Mathpuzzle, Video Contests, and Snowflakes

Welcome to this week’s Math Munch!

mathpuzzle

One of my favorite math sites on the internet is mathpuzzle. It’s written and curated by recreational mathematician Ed Pegg Jr. About once a month, Ed makes a post that shares a ton of awesome math—interesting tilings, tricky puzzles, results about polyhedra and polyominos, and so much more. Below are some of my favorite finds at mathpuzzles. Go to the site to discover much more to explore!

z5l4l3

Shapes that three kinds of polyominoes can tile.

2

Erich Friedman’s 2012 holiday puzzles

Abyss_01

A slideable, flexible hypercube you can hold in your hands! Video below.

hero_01

Next, have you ever wanted to be a movie star? How about a math movie star? Then there are two math video contests that you should know about. The first is for middle schoolers— the Reel Math Challenge. It’s run by MATHCOUNTS, which has for many years run a middle school problem solving contest. (I competed in it when I was in middle school.) This is only the second year for the Reel Math Challenge, but lots of videos have already been created. You can check them out here.

MathovisionThe second contest is for high schoolers and is called Math-O-Vision. The challenge is to make a video that shows “the way Math fills our world.” Math-O-Vision is sponsored by the Dartmouth College Math Department and the Neukom Institute.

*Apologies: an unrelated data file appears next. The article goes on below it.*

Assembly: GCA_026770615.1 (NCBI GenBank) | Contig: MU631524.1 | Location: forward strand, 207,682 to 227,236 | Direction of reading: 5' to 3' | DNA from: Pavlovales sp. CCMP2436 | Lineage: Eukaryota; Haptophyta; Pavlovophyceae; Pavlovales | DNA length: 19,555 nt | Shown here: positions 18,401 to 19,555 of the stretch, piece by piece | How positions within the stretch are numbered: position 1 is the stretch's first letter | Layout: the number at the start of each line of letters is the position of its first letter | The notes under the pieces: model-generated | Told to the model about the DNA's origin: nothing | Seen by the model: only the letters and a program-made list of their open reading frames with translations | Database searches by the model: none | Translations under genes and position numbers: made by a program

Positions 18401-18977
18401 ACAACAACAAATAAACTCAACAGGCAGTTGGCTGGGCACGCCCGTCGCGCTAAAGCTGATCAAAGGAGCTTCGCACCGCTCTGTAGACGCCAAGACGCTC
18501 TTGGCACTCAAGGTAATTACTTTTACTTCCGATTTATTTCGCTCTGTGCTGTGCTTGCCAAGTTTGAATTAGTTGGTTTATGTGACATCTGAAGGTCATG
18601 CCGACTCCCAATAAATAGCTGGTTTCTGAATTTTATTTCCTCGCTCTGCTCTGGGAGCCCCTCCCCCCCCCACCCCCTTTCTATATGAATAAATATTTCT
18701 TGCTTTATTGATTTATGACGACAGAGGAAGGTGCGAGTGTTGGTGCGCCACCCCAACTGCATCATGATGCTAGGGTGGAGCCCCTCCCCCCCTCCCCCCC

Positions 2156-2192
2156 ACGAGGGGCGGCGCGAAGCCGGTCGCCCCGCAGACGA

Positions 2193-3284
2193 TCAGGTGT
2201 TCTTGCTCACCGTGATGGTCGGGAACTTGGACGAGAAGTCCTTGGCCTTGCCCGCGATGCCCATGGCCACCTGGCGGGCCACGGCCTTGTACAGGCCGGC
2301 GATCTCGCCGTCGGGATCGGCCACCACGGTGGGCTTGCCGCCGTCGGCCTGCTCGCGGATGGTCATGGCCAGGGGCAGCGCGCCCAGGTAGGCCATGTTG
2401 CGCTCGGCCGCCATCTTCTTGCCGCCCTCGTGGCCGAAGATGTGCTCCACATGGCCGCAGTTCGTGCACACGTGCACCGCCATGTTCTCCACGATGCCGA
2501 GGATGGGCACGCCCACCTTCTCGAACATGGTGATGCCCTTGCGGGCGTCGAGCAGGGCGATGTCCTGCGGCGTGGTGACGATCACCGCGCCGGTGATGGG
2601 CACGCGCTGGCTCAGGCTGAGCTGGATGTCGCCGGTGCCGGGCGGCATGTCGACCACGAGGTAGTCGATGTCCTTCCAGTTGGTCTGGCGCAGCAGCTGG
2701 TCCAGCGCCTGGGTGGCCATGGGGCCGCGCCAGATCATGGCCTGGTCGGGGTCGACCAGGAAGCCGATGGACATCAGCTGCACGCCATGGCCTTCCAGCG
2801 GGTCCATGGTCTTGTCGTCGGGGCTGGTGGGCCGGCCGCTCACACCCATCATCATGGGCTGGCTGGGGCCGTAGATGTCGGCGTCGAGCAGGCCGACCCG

makeaflakeFinally, here’s a fun little applet I found called Make-a-Flake. You can use it to make intricate digital snowflake designs.

flake

Two snowflakes from the Make-a-Flake gallery.

Of course, it’s a lot of fun to make non-virtual snowflakes as well—find a pair of scissor and some paper and go for it! For basic instructions, head over to snowflakes.info. And for some inspiration, check out this Flickr group!

Bon appetit!

5 responses »

  1. Pingback: A Periodic Table, Linkages, and Dance Squared | Math Munch

  2. It’s cool how you kind of made the opposite of the puzzle. I was expecting you to take the whole thing apart and rebuild it. Speaking of building, how did you make it? How did you know which angles/parts to alter?

  3. It’s cool how you kind of made the opposite of the puzzle. I was expecting you to take the whole thing apart and rebuild it. Speaking of building, how did you make it? How did you know which angles/parts to alter?

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